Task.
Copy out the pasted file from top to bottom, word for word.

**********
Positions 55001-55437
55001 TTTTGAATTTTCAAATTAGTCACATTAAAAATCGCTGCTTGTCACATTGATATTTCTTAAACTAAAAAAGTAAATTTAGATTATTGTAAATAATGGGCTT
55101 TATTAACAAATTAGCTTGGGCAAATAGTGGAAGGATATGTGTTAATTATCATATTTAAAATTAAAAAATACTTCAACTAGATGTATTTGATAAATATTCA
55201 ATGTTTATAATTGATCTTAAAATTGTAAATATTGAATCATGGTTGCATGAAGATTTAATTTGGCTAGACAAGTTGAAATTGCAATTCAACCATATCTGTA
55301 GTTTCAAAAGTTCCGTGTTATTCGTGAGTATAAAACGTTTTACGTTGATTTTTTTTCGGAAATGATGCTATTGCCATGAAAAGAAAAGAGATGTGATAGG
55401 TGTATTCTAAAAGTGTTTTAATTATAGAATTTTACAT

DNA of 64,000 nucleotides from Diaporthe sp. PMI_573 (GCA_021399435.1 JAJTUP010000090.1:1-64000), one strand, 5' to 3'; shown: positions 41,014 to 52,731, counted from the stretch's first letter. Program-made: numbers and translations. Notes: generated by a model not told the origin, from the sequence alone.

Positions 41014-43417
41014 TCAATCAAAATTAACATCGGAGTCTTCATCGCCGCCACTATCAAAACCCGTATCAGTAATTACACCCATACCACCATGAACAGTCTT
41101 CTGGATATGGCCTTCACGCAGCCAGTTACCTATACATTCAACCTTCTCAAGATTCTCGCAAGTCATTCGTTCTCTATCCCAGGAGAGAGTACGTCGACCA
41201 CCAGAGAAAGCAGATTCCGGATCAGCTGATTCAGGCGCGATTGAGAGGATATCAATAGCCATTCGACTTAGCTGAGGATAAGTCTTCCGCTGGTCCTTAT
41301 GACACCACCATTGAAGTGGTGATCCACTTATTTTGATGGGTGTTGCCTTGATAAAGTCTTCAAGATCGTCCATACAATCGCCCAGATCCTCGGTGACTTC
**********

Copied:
Positions 55001-55437
55001 TTTTGAATTTTCAAATTAGTCACATTAAAAATCGCTGCTTGTCACATTGATATTTCTTAAACTAAAAAAGTAAATTTAGATTATTGTAAATAATGGGCTT
55101 TATTAACAAATTAGCTTGGGCAAATAGTGGAAGGATATGTGTTAATTATCATATTTAAAATTAAAAAATACTTCAACTAGATGTATTTGATAAATATTCA
55201 ATGTTTATAATTGATCTTAAAATTGTAAATATTGAATCATGGTTGCATGAAGATTTAATTTGGCTAGACAAGTTGAAATTGCAATTCAACCATATCTGTA
55301 GTTTCAAAAGTTCCGTGTTATTCGTGAGTATAAAACGTTTTACGTTGATTTTTTTTCGGAAATGATGCTATTGCCATGAAAAGAAAAGAGATGTGATAGG
55401 TGTATTCTAAAAGTGTTTTAATTATAGAATTTTACAT

DNA of 64,000 nucleotides from Diaporthe sp. PMI_573 (GCA_021399435.1 JAJTUP010000090.1:1-64000), one strand, 5' to 3'; shown: positions 41,014 to 52,731, counted from the stretch's first letter. Program-made: numbers and translations. Notes: generated by a model not told the origin, from the sequence alone.

Positions 41014-43417
41014 TCAATCAAAATTAACATCGGAGTCTTCATCGCCGCCACTATCAAAACCCGTATCAGTAATTACACCCATACCACCATGAACAGTCTT
41101 CTGGATATGGCCTTCACGCAGCCAGTTACCTATACATTCAACCTTCTCAAGATTCTCGCAAGTCATTCGTTCTCTATCCCAGGAGAGAGTACGTCGACCA
41201 CCAGAGAAAGCAGATTCCGGATCAGCTGATTCAGGCGCGATTGAGAGGATATCAATAGCCATTCGACTTAGCTGAGGATAAGTCTTCCGCTGGTCCTTAT
41301 GACACCACCATTGAAGTGGTGATCCACTTATTTTGATGGGTGTTGCCTTGATAAAGTCTTCAAGATCGTCCATACAATCGCCCAGATCCTCGGTGACTTC